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|Lion and mouse|
Author: Buitrago, Jairo
This update on the fable of the lion and the mouse is a marvelous tale of a relationship between two unlikely friends.
Kirkus Reviews (03/01/19)
School Library Journal (+) (05/01/19)
Full Text Reviews:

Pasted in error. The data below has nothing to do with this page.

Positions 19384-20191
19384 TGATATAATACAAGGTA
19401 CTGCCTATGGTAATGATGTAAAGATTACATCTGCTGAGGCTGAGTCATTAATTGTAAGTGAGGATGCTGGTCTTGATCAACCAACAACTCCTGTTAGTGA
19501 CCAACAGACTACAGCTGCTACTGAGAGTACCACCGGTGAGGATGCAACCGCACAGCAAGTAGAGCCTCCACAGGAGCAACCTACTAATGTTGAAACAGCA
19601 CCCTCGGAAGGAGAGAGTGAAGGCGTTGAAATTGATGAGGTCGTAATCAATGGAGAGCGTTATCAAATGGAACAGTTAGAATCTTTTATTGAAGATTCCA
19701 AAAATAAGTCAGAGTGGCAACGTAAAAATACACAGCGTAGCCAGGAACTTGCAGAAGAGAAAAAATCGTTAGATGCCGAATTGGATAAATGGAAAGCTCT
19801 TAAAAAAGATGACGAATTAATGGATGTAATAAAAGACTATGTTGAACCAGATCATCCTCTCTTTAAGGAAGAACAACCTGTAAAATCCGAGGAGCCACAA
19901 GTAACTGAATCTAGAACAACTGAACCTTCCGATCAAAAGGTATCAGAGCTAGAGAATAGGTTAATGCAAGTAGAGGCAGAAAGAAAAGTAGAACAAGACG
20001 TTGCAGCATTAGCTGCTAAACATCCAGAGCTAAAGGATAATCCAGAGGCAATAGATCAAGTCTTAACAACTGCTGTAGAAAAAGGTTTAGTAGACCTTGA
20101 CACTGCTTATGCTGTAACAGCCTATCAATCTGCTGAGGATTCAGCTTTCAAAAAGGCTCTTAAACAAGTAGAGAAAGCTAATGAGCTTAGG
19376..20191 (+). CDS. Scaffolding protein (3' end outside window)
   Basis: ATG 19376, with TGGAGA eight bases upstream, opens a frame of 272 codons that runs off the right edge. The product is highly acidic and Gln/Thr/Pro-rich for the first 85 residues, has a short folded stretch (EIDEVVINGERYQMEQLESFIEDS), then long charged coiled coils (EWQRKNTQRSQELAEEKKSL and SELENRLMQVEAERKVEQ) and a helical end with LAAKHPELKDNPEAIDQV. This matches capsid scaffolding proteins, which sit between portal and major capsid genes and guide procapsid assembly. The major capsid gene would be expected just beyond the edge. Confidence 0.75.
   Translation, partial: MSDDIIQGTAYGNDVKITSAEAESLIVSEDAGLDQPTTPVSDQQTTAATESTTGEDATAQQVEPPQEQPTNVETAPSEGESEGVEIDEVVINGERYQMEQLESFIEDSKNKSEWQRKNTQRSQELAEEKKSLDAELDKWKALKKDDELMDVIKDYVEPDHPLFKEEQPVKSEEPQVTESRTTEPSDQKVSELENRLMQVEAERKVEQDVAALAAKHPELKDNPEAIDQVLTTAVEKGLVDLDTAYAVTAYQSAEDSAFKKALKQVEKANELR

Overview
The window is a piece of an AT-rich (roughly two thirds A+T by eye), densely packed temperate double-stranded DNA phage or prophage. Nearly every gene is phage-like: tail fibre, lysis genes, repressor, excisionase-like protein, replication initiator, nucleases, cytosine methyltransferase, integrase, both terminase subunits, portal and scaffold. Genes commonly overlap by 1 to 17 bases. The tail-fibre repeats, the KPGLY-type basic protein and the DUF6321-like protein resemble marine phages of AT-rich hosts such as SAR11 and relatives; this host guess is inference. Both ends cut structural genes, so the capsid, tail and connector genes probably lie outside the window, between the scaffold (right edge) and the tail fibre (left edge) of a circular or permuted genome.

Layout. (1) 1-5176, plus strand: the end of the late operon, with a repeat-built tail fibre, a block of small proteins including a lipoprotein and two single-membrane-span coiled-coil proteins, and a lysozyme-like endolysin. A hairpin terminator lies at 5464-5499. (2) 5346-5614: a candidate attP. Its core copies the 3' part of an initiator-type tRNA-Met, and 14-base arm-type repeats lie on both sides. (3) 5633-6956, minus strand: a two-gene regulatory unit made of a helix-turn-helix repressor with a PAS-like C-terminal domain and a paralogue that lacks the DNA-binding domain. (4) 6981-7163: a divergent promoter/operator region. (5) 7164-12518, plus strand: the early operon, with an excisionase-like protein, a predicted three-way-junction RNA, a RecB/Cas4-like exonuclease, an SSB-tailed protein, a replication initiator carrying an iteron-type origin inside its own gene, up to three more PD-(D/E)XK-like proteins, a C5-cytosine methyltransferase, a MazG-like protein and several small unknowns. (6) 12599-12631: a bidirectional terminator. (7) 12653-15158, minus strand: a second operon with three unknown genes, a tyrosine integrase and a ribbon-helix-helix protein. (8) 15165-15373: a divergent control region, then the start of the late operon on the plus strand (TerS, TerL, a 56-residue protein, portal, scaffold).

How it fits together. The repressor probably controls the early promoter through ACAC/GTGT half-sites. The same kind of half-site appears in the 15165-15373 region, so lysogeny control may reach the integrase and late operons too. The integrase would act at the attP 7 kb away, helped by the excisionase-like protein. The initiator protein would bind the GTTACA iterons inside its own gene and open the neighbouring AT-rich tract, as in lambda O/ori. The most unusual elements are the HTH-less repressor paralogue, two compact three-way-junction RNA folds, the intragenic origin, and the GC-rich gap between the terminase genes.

School Library Journal - 05/01/2019 PreS-Gr 2—What can another version of this classic fable possibly add to the canon? When it is created by Buitrago and Yockteng, the answer is quite a bit. From the first characterizations, readers understand that this is not their grandmother's Aesop. The lion is described as "lovely…like a sun," while the mouse is "a busybody and a glutton." The vocabulary is colorful, the styling smart, reminiscent of William Steig. When the mouse overreaches in their first encounter, the lion dismisses him. The omniscient narrator explains: "'nsignificant' means being of no use or importance and is the most insulting thing you could say about a mouse." Yockteng's soft compositions are rendered in pencil and colored digitally with a subdued woodland palette of greens, browns, grays, copper, and gold. Humor and drama unfold with restraint: a single claw pressed on the tip of the tail had trapped the intruder. After the lion is ensnared by a hunter's net and freed by the mouse, the plot diverges from the original. Rain compels the lion to shelter the rodent with his paw. Fearing a never-ending cycle of favors, the mouse expresses concern, but the beast's motivation is genuine, and "that is how they began to be good to each other." Never heavy-handed, the levity expands with the friendship, as when the lion's hairy tail is draped over the mouse, creating a hilarious miniature doppelgänger, roaring at an insect. VERDICT An intelligent glimpse at how a friendship between unlikely candidates might be possible. A stellar addition for all collections.—Wendy Lukehart, District of Columbia Public Library - Copyright 2019 Publishers Weekly, Library Journal and/or School Library Journal used with permission.